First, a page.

The God-Hole

Barring basic physical needs, what one thing can people not live without? The answer is love.

“And now these three remain: faith, hope, love. And the greatest of these is love” (I Corinthians 13:13 NIV). We come into the world craving love, spend our lives chasing after love, and die wanting more love.

Love pushes me through prickly patches in my marriage. Love prompts me to put my arms around my kids when my frustration peaks and all I want to do is walk away. Love paves the way to forgiveness when my anger rides high.

I find love at the center of every close relationship I have. Why?

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A Mentor’s Worth

 

In the state of Indiana, automated toll machines stand in place of live operators. Makes sense. More profit. No need for on-site restrooms.

During a recent road trip with my mom, I experienced this marvel of technology. Entering the toll way worked out fine—even though the wind tried to call dibs on my ticket as it spit out of the machine.

Exiting proved more difficult. Desperate for a restroom break, I took the off-ramp and waited behind a red pick-up. Never having used an automated machine, I rolled down my window and read the instructions.

Insert ticket according to picture.

Not too hard. I leaned out the window and popped in my ticket according to the diagram. The slot spit the ticket out. I studied the picture and tried again. This time the breeze caught it before I did.

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September

I have a love/hate relationship with the month of September.

Strolling the Back to School aisles of Target and tossing twenty-five cent crayons, pencils and glue sticks into my cart makes me giddy. Pretty folders decorated with kittens and flowers beckon to me, while the notebook aisle disperses that new paper smell and packages of dollar markers, with their untouched ink-filled tips, whisper of new beginnings.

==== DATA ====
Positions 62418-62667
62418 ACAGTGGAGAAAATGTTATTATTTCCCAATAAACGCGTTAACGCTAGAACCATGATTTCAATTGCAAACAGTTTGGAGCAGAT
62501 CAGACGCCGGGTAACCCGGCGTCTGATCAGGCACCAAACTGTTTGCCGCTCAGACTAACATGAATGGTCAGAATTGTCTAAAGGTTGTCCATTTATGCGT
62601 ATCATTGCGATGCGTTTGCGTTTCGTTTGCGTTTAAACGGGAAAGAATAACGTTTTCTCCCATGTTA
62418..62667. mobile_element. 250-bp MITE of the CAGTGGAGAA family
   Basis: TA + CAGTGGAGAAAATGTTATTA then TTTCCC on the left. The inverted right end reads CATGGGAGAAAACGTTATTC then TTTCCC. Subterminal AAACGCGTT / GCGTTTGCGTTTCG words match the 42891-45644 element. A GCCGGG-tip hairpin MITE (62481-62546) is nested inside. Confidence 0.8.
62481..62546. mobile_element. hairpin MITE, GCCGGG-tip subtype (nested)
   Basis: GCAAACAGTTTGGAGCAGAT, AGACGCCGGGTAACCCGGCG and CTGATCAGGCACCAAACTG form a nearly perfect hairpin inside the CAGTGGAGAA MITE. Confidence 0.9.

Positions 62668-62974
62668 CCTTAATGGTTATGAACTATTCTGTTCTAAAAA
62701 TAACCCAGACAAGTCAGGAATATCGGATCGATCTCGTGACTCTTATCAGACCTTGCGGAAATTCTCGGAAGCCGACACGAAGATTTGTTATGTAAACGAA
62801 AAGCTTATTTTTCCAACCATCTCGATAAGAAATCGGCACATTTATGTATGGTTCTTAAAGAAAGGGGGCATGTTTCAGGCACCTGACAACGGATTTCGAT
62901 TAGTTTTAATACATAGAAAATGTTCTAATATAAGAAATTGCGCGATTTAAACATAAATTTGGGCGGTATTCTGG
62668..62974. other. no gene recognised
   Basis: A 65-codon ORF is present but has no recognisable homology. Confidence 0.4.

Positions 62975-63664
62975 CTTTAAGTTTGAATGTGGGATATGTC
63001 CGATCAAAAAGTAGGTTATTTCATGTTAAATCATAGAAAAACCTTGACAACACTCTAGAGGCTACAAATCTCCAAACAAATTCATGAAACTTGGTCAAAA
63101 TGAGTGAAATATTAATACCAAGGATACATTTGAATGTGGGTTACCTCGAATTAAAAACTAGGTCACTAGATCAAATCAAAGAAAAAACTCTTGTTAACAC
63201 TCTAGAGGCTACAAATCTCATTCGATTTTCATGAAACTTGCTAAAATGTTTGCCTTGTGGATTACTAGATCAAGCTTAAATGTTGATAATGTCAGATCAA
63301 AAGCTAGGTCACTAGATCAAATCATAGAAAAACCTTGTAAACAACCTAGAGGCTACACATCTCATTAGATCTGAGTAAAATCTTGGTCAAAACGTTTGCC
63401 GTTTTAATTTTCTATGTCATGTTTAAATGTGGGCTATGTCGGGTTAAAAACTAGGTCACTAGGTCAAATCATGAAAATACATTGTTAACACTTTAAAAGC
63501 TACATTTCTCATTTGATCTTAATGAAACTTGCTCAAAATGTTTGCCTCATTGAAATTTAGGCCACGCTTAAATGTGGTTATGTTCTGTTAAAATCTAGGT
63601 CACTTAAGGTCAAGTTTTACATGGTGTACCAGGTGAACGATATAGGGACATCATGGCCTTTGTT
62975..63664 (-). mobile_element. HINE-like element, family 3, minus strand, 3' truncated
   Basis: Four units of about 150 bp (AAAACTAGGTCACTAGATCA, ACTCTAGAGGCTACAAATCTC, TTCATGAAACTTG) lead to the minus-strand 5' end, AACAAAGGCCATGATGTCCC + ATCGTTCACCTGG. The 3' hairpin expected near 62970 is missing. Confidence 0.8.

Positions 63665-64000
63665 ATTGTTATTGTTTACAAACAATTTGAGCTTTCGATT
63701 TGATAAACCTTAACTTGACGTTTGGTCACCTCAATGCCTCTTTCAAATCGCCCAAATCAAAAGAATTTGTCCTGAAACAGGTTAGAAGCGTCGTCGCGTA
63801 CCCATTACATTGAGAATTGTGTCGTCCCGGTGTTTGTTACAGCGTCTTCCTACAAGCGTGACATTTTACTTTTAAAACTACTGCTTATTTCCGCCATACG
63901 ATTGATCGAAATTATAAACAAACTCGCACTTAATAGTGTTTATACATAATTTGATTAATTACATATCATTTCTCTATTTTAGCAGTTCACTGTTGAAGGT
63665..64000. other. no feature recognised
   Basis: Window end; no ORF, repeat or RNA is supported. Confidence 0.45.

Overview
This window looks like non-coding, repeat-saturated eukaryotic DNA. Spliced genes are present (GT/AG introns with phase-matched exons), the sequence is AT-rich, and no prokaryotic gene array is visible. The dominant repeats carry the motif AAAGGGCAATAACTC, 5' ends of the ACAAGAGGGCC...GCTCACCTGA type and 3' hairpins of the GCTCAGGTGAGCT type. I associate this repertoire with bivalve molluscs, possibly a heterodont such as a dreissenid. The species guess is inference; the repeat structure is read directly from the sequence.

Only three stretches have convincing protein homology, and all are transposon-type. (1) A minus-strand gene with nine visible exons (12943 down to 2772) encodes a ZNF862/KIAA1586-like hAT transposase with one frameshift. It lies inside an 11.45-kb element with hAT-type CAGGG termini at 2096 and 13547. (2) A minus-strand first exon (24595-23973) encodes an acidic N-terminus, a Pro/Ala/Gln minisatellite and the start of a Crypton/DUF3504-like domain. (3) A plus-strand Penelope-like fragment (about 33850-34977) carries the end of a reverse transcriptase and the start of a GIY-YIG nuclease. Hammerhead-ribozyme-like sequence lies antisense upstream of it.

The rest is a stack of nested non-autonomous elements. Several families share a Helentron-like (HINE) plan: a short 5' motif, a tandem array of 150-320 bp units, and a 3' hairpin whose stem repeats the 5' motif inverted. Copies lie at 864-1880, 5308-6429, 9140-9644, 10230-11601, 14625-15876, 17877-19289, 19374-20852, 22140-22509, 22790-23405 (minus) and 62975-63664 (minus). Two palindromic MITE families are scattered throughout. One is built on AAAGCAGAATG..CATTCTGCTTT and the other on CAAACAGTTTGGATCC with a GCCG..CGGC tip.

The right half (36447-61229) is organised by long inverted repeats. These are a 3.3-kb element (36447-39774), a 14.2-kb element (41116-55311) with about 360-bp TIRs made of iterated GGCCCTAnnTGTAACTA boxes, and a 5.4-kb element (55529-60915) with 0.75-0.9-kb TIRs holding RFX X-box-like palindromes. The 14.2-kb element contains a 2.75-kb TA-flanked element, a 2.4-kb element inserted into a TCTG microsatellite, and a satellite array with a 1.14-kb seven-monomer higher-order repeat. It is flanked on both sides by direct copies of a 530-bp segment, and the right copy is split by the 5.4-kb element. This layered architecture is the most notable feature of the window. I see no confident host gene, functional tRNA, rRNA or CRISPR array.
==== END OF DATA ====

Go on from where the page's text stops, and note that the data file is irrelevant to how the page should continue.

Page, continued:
Yet in the midst of my back-to-school euphoria, lurking just around the corner is heaviness, a foreshadowing of all the labor that is to come, and it slips down around my shoulders like a mantle, harnessing me until Spring.

For the last three years, since my homeschooling career began, I have wrestled with all that September offers.

September offers an end to chaos, re-instating organization, neatness, schedules, activities and goals. Skyrocketed bedtimes plummet back to earth. Family dinner hour resurfaces. My calendar, filled with weekly repetition, makes expectations clear.

September also offers an end to spontaneity, stifling my impulsive nature. No more sleeping in or late night TV. No more ordering out or yelling, “Get your own!” No more spur of the moment afternoon movies and days at the pool—there are too many things on the schedule for that!

It’s love/hate because it’s hard to pick a side. Chaotic “make up your own rules” days vs. “consistent know what to expect” days. I love order and structure—but not if I’m tied to them!

Does God understand my war?

He does! The Bible promises He is always the same, never changing, and dependable without fail. In Revelation 1:8 (NIV) God tells me that He is the “…Alpha and the Omega…who is, and who was, and who is to come…” And Hebrews 13:8 (NIV) assures me that, “Jesus Christ is the same yesterday and today and forever.”

Yet, God’s character is still filled with novelty and my relationship with Him never needs to be idle. There is always a fresh start. “Forget the former things; do not dwell on the past. See, I am doing a new thing! Now it springs up; do you not perceive it? I am making a way in the desert and streams in the wasteland” (Isaiah 43:18-20, NIV).

As I press on through September, going from one extreme to another, I know that I am not walking this path alone and I love that God understands me, even in all my strangeness and contradiction. He sprints beside me through my chaotic impulsiveness and marches evenly alongside me through my structured organization. And one day when my kids are grown and gone, we will make a brand new path together. Although, I think September may always lure me in with its nostalgic memories and my desire to reconcile the two sides of myself.

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